Newton's law states that anything that is in motion will remain in motion unless acted on by an outside force, so the two principles seem to be directly contradictory, at least at first glance. Newton says that an object that is completely isolated, so that it has no external influences on it, will continue to move. Aquinas denies this.
So how does Feser resolve the conflict? Easy! The object in uniform motion is moved along by....
(wait for it)
Yes, angels are necessary to keep a moving object moving. I'm not making this up, he really says it:
So, it is difficult to see how inertial motion, when interpreted as involving real change, could have a physical cause. But as we implied above, even if its lacks a physical cause, there is nothing in the principle of inertia that rules out a metaphysical cause. Indeed, if inertial motion involves real change, then given the principle of motion together with the absence of a physical cause, such a metaphysical cause is necessary.
Of course, that raises the question of what exactly this metaphysical cause is....
If inertial motion involves real change, then, only a metaphysical cause external to the moving object could be the ultimate source. And we already have a model for such a cause in the Aristotelian tradition. For the motions of celestial bodies were in that tradition regarded as unending, just as inertial motion is (barring interference from outside forces) unending; and while this view was associated with a mistaken astronomy, a metaphysical kernel can be extracted from the obsolete scientific husk. Now the causes of celestial motion in this earlier Aristotelian tradition were, of course, intelligent or angelic substances....
Hence the only possible cause of inertial motion—again, at least if it is considered to involve real change—would seem to be a necessarily existing intelligent substance or substances, of the sort the earlier Aristotelian tradition thought moved celestial objects. (Unless it is simply God Himself causing it directly as Unmoved Mover.)
Here Feser is considering inertial motion as "real change." He also considers what happens if you consider inertial motion as a "state" that doesn't involve any real change: no actualization of a potential. Feser seems to be getting confused by the way physicists use the term "state": the "state" of a (classical) object refers to its location and its rate of change (velocity), so by definition it involves change. Ultimately, though, the question of whether inertial motion is or is not "real change" is not a physical question but a metaphysical one. One would think that Feser's Aristotelian-Thomian metaphysics would tell us which it is. That it cannot just shows how useless that metaphysics is.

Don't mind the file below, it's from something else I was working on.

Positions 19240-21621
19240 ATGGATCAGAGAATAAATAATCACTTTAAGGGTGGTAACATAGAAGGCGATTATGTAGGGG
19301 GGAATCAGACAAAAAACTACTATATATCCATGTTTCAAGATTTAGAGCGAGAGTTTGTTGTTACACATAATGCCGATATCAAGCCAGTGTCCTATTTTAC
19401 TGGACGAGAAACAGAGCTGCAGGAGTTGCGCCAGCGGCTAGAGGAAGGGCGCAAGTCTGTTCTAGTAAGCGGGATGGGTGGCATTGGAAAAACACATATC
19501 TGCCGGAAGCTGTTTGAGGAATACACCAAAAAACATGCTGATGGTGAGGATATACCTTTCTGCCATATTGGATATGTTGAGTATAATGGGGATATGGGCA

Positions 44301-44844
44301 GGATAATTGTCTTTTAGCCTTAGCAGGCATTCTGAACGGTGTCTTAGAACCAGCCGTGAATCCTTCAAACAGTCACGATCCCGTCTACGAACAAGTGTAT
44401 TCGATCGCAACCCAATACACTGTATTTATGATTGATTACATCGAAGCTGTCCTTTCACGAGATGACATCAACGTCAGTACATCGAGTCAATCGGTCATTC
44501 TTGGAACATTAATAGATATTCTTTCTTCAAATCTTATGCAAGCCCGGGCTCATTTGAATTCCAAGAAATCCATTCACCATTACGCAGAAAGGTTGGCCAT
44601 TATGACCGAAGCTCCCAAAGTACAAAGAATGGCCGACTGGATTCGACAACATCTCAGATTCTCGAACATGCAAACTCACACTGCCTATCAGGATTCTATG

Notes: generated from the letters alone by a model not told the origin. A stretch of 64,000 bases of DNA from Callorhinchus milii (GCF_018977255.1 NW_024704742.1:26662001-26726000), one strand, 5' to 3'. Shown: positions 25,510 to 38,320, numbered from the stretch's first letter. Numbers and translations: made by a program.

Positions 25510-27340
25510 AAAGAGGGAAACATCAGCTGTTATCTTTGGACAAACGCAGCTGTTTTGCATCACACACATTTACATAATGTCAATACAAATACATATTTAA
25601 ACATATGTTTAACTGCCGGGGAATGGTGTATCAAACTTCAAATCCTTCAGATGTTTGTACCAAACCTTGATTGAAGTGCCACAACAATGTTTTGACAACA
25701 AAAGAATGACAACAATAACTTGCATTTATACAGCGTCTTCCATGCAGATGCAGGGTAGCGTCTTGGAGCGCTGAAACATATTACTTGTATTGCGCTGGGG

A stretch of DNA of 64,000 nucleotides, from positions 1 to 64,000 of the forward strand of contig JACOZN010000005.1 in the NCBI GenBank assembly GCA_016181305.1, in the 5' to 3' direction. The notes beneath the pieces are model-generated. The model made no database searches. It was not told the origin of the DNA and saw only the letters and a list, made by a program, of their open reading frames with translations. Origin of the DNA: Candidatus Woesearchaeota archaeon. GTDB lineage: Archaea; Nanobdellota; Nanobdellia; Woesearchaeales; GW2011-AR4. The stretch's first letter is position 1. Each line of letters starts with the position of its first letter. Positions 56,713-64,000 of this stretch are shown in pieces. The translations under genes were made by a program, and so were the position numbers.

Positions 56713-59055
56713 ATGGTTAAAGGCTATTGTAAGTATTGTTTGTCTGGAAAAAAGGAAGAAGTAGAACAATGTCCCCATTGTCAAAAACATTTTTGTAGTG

The idea that angels are responsible for inertial motion raises a whole (heavenly) host of questions. Presumably, an object at rest doesn't need any angelic mover. However, in Newtonian physics, any uniformly moving reference frame can be considered to be at rest (Galilean relativity). If we have two objects in uniform motion relative to each other, which one does the angel need to guide? If we consider object A at rest, then the angel must move B. But if we consider object B at rest, then the angel must move A. What's a poor angel to do?
And how many angels are needed for this heavenly guidance? If an asteroid is being guided by an angel, and suffers an impact that splits it in two, does the angel recruit another angel to guide the second piece? Or can the first angel handle both pieces? What if the asteroid gets shattered into smaller and smaller fragments? Maybe each elementary particle has its own angel? How many angels are needed to guide a fragment the size of a pin? (And do they dance?)
Once again we see the Sophisticated Theologian in action. When the world doesn't work the way you want it to, just invent some invisible, undetectable beings to fill the gap.
I have to thank Prof. Feser for this paper; it shows more clearly than anything I could write what absurdities result when you try to force the world into a pre-conceived metaphysics.